With a fixed-rate mortgage the rate and payment are fixed for the term of the mortgage – the most popular terms are between one to five years, though you can get a term as long as twenty-five years. At the end of the term, the renewal rate will be based on then current rates. It usually costs more to get a longer term fixed rate mortgage, but you get peace of mind knowing that your payments will remain fixed for the entire term. Variable rate mortgages are tempting because the rate is usually lower than the current fixed rate; however, if the prime rate goes up, the payment may also go up. If you are considering a variable rate mortgage, you need to know that you will be able to make the payment in the event that the rate goes up.

If the borrower is made aware of their mortgage options and they understand the costs and risks associated with the mortgage they are getting, then in my opinion, it doesn't matter what income amount is stated on the application.

Wednesday, October 10, 2007

Shop around for the best mortgage deal at renewal time

It's important to shop around before your mortgage renews, to make sure you're getting the best deal. It's free to transfer your mortgage to another institution, but you'll have to do paperwork all over again, credit checks and provide income verification to the new lender. Unless your very unhappy with your present lender/bank, it's usually easier and makes sense to renew with your current lender, as long as they match or better the best available rate.

Monday, September 10, 2007

Eliminate virtually all market risk with a 15-year fixed rate mortgage

In the past couple of weeks, given the fallout in the U.S. mortgage and real estate markets, a couple of prospective home buyers who were considering purchasing a property this fall, have asked me whether they should hold off on their plan to buy a property. Should they "wait and see", they asked. My short answer is no -- in my opinion, it's still a good time to buy real estate in Canada.

First of all, the mortgage and real estate picture in Canada is very different than in the U.S. Subprime lending is the major cause of the fallout in the U.S, and as a percentage of all mortgages, subprime lending is considerably smaller in Canada than it is in the U.S. -- less than 5% of all mortgages in Canada are subprime vs. 20% in the U.S. Further, many of the mortgages under repayment in the U.S. are so called "teaser rate" mortgages which offer an extremely low payment for the first couple of years. After the teaser period is over, with interest rates in the U.S. up, many borrowers have found that they are unable to pay their mortgages. While they originally thought they would be able to refinance on an expectation of higher property values, they now find themselves unable to do so because instead of house prices appreciating, they have depreciated.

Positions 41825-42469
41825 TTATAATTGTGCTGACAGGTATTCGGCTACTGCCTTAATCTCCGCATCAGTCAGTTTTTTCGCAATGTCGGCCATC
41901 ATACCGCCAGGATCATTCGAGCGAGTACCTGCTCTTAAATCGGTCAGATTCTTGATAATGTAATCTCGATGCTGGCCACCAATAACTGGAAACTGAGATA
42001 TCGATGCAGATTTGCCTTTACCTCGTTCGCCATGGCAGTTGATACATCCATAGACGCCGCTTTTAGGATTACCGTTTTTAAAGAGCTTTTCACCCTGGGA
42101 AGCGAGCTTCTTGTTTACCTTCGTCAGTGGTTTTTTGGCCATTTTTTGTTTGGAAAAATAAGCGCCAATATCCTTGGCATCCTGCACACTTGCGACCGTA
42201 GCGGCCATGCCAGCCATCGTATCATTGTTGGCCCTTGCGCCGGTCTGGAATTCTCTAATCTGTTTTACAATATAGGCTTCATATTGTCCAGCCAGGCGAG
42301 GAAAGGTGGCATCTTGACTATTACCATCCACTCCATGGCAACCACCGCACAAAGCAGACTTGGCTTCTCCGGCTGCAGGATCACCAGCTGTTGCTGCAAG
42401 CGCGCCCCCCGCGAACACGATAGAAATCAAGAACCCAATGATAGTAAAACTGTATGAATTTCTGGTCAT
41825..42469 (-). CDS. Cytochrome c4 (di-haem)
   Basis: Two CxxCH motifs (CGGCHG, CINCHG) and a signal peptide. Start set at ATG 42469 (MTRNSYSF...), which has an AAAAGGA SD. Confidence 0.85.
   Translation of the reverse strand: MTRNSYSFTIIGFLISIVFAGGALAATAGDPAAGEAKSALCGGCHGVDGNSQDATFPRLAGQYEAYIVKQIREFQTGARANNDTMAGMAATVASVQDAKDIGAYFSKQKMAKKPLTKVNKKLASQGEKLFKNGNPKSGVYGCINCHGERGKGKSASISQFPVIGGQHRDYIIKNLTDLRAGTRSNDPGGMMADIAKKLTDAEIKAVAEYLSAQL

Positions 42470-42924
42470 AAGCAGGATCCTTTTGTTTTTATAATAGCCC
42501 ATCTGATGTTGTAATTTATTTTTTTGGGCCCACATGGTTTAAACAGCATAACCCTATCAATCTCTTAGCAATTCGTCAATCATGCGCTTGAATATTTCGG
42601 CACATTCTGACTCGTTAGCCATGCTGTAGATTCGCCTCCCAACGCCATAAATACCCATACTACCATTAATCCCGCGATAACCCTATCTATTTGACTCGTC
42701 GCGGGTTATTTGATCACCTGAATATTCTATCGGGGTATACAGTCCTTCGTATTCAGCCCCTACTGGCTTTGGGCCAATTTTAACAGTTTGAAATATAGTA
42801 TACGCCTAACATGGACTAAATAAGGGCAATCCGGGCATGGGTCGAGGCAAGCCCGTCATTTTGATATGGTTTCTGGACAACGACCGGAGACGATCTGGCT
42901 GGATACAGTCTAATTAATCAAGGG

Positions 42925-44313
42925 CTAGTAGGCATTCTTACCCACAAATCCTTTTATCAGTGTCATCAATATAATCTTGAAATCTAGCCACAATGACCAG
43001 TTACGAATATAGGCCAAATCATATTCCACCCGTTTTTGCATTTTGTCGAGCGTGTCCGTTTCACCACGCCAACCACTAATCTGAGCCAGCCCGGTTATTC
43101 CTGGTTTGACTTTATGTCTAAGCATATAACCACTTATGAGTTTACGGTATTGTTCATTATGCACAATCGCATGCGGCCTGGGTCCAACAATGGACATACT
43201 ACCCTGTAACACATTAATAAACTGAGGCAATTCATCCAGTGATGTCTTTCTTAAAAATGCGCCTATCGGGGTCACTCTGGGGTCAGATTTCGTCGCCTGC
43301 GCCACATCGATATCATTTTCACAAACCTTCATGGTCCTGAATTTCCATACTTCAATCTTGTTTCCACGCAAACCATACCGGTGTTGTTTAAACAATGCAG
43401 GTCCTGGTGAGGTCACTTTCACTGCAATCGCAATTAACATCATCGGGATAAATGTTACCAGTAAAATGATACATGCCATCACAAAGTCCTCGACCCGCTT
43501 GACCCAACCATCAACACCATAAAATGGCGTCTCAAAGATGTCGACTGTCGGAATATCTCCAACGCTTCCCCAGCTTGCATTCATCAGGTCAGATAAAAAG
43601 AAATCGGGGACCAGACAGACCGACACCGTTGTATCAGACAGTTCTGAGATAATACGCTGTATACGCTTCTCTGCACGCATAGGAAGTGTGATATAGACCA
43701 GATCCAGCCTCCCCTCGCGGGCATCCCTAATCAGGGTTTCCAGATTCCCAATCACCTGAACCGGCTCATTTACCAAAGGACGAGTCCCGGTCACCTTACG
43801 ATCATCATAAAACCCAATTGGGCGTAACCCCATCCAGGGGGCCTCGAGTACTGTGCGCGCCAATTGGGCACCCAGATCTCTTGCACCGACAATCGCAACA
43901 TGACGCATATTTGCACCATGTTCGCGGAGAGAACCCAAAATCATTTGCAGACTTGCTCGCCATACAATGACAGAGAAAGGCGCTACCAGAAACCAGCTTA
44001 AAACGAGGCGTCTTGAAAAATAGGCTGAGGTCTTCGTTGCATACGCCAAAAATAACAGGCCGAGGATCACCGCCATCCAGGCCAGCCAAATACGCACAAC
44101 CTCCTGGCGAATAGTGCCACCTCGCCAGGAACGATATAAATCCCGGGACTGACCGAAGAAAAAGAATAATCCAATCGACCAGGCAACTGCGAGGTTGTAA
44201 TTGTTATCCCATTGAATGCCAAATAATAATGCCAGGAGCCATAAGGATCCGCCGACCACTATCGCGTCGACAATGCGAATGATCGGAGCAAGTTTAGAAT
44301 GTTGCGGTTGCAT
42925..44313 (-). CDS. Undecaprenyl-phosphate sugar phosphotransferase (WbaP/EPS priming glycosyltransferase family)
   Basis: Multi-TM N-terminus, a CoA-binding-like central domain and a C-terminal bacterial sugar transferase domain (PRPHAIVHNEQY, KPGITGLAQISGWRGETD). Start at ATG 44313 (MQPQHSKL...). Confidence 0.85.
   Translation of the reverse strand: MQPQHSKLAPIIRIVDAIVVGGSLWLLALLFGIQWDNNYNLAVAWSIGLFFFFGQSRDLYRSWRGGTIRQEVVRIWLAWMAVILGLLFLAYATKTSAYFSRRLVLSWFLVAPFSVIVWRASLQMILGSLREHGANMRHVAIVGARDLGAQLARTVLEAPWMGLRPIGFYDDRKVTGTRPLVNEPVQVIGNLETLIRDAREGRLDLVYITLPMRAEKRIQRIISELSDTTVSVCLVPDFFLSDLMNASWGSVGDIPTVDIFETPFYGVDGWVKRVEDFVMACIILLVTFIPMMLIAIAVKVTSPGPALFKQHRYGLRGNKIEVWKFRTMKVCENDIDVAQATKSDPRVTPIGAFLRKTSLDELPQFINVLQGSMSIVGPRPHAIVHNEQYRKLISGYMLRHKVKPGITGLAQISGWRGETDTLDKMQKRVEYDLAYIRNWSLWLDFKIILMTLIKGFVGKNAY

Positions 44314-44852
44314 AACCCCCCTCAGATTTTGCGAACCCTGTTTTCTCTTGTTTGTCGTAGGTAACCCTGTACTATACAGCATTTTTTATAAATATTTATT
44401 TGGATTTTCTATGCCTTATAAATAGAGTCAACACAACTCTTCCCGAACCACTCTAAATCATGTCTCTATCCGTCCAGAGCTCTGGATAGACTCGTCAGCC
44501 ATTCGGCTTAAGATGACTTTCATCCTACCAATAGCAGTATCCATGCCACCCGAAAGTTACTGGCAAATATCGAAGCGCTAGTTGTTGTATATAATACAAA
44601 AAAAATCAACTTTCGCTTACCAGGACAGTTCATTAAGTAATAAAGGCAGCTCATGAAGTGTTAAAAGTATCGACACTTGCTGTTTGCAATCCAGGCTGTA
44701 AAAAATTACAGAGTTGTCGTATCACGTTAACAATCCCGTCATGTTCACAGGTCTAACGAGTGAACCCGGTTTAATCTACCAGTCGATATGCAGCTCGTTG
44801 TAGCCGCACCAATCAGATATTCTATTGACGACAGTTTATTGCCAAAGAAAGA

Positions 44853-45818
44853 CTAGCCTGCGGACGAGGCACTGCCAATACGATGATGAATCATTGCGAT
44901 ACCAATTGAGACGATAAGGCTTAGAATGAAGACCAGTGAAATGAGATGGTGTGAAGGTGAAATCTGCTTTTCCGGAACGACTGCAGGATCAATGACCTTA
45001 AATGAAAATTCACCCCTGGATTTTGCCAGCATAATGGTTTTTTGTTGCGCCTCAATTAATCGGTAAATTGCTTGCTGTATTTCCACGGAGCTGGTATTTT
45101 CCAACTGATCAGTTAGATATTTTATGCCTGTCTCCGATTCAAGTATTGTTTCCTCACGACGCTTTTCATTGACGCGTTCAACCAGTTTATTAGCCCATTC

In Canada, most borrowers take 5-year fixed rate mortgages so we do not have the the same exposure to changes in lending rates as our neighbours to the south. Further, the real estate market in Canada continues to perform very well, and when you consider that the average 5-year fixed rate mortgage in Canada over the last 30-years was 10%, mortgage rates are still relatively low. You can get a 5-year fixed rate mortgage at rates as low as 5.74%. With mortgage rates as low as they are and with all the new mortgage products including extended amortizations, zero down mortgages and no income qualifier mortgages for self employed, many people who previously could not afford to buy a home can now do so.

For most people, the greatest single variable impacting real estate affordability is the mortgage rate. While it is unlikely that what has happened in the U.S. will happen here in Canada for a number of reasons -- our economy is strong, employment is strong and immigration continues to drive demand for real estate -- if you are worried that the problems in the U.S. could spill into our economy and impact our mortgage and real estate market, you could virtually emliminate all risk simply by taking a longer term mortgage. Take a 10 or 15 year fixed rate term at around 6%, and you could practically coast through one complete economic cycle. On the other hand, if you decide to put off buying and if interest rates do go up in the medium term (in the near term there is no expectation of higher rates), you could turn around in a few years to find that you have effectively been priced out of the market.

Saturday, September 1, 2007

Attractive mortgage solutions still available for borrowers who don't qualify at their bank

Now that Canadian sub-prime lenders have increased rates, if you don't qualify for a mortgage at your bank, does that mean that you are in serious trouble? In a word, no. There are many institutional lenders that offer mortgages at about the same rates as banks, and many have more flexible lending guidelines than banks.

When it comes to insured mortgages (a mortgage needs to be insured if your down payment is less than 20%), did you know that the banks do not support all of the programs offered by CMHC and Genworth (the mainstream insurers)? Banks can be extremely picky about the types of applications they choose to loan on. Whether your mortgage application is for an insured or uninsured mortgage, mortgage brokers are often able to place mortgages at bank rates, where borrowers were previously declined at their banks. Here are a few examples of mortgage we recently placed...